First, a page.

• Eliza Hittman, Never Rarely Sometimes Always

There’s something special about this movie. I can’t explain why it is, but the way she films it is so hypnotic and so captivating that you just want to keep watching, even during the uncomfortable moments. This is one of the best efforts I saw all year, bar none.

  • Thomas Kail, Hamilton

It’s hard to film a stage show properly. And Kail does that. I guess they shot it over two or three nights with an audience and then one extra time with them alone so Kail could get specific angles, and it really works. He knew exactly where to cut in and where to put the camera for those specific moments to add to the emotion of the story itself and knew when to keep it wide so you could experience exactly what the audience was experiencing. I’m new to this show, so forgive me if I’m more excited about this than most people might be. But I was also excited about Kail after Fosse/Verdon, so this is just confirmation of what I already saw there.

  • Charlie Kaufman, I’m Thinking of Ending Things

Don’t look now, but this might be my favorite effort of the year. Not gonna say it’s the ‘best’, but I might say this is my favorite. I love how goddamn out there and experimental this is. There’s such a controlled chaos to this movie, and it’s so unlike anything you’ve ever seen. And somehow I just know that, yet again, Kaufman won’t get his proper respect for having made this movie. But I don’t care. It’s absolutely a perfect piece of filmmaking.

  • Spike Lee, Da 5 Bloods

Spike once again reminds us of why he’s such a vital filmmaker and a voice we need to keep making films at a level people see. There’s such an energy here, and it’s that energy that makes the movie work so well, from all the stock footage to having the guys play themselves in the flashbacks instead of casting younger actors to making all the flashbacks look like period-appropriate war footage. It’s a brilliant piece of filmmaking. I’m so glad everyone is back recognizing how great Spike is.

  • Steve McQueen, Small Axe

This might be the best piece of filmmaking of 2020. What McQueen accomplishes here is absolutely stunning. If you haven’t seen the Small Axe films, please just do so. You’re really missing out. And then go see whichever of McQueen’s films you haven’t seen (which probably is some combination of Widows, Shame and Hunger, since I imagine most people have seen 12 Years a Slave by this point). He’s a master filmmaker and this is such a masterpiece of filmmaking.

  • Shannon Murphy, Babyteeth

I love the renegade attitude of this movie. I haven’t seen Fleabag, but I imagine there’s a bit of that in this, mixed with some of that attitude that Augustine Frizzell’s movie that I loved had. Never Goin’ Back. I’ve been saying all along — this is Fault in Our Stars but with a personality. It’s not sappy and sugar-coated. It’s just fucking, “Here it is, warts and all.” And I love it. I love when she subtly knows when to break the fourth wall and I love the visual style she adds to it (sometimes even being very discreet as she does so, which is wonderful). Just one of the better debuts I’ve seen recently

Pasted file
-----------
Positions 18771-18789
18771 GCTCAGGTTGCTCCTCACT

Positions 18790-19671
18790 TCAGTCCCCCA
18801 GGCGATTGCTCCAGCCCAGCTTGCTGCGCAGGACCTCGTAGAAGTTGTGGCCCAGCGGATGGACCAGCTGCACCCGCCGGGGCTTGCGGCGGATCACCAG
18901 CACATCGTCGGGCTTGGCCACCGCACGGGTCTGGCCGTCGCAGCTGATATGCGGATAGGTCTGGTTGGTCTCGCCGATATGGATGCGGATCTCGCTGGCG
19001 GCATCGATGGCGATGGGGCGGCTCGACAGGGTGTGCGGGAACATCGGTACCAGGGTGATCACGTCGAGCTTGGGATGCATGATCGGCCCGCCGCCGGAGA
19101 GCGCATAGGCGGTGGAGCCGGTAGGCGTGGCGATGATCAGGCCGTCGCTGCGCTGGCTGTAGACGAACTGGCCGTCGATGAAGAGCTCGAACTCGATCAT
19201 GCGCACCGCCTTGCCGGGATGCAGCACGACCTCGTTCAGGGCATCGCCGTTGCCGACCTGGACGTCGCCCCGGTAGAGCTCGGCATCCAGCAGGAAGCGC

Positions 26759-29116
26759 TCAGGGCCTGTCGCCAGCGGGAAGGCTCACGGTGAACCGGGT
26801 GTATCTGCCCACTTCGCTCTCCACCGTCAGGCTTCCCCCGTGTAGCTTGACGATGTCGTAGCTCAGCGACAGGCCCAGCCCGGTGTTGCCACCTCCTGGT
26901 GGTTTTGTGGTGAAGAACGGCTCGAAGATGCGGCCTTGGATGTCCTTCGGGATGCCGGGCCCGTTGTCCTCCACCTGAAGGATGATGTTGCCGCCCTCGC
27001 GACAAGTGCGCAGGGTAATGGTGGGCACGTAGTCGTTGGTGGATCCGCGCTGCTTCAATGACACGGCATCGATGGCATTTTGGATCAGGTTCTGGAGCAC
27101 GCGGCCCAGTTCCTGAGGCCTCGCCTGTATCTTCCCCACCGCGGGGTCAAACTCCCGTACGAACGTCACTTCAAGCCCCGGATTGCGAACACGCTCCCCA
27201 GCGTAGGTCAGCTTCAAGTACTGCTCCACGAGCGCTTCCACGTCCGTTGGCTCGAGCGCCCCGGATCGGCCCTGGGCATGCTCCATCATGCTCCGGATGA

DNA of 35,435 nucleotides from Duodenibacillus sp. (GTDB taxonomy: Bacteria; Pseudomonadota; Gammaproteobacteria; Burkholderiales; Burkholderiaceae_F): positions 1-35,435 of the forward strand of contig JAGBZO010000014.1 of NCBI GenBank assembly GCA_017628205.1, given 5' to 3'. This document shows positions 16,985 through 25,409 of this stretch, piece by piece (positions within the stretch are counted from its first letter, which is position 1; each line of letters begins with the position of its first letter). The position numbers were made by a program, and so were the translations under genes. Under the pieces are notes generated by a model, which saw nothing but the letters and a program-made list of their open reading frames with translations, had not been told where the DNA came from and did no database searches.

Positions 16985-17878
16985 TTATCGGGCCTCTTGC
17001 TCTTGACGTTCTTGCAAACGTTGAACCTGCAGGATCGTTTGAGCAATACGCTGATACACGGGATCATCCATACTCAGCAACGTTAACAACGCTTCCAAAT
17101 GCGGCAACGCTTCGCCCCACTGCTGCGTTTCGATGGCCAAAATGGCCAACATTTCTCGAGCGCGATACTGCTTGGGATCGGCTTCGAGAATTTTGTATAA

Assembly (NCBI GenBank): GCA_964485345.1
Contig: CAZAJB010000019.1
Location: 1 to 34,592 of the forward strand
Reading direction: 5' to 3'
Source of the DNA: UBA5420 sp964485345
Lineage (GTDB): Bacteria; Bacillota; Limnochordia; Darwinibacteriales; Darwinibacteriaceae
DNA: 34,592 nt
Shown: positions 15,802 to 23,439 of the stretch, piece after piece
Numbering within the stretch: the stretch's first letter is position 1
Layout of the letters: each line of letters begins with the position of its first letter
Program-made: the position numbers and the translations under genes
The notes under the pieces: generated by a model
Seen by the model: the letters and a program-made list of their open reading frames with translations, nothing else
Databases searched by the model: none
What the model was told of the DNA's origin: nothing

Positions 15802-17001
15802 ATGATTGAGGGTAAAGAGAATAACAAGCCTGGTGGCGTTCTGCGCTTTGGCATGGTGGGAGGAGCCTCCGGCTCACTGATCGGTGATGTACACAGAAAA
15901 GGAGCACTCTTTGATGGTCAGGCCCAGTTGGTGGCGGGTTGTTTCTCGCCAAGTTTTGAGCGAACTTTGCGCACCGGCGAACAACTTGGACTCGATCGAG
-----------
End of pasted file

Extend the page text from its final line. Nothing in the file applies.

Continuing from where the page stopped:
• Christopher Nolan, Tenet

I love that he keeps taking these big swings. The filmmaking is always fantastic, even if you could question the writing and the story (which you absolutely can here). But the filmmaking is spot on. And Nolan remains one of the only people able to make really interesting material at this budget level. And for that, I’m glad. Because I’m pretty sick of blockbuster filmmaking at this point.

  • Andrew Patterson, The Vast of Night

One of the best pieces of filmmaking all year. He made this movie for $700,000. And the way he did it is just stunning. It looks like a much more expensive movie than that, and even without knowing the budget, it’s so damn captivating. And yet, he’s got one scene that’s just ten minutes at a switchboard. That’s real filmmaking. When you can captivate an audience in a single location with just story, acting and direction. This is truly one of my favorite efforts of the year.

  • Jack Henry Robbins, VHYes

God, I love what he did here. Recreating 80s and 90s TV in such a loving and insane way. I don’t know why you’d make this, but I’m so glad it exists. It’ll never make anyone else’s list of best of the year, but this fit so firmly up my alley that I couldn’t not shout it out here. This was more entertaining to me than 90% of the stuff that came out this year.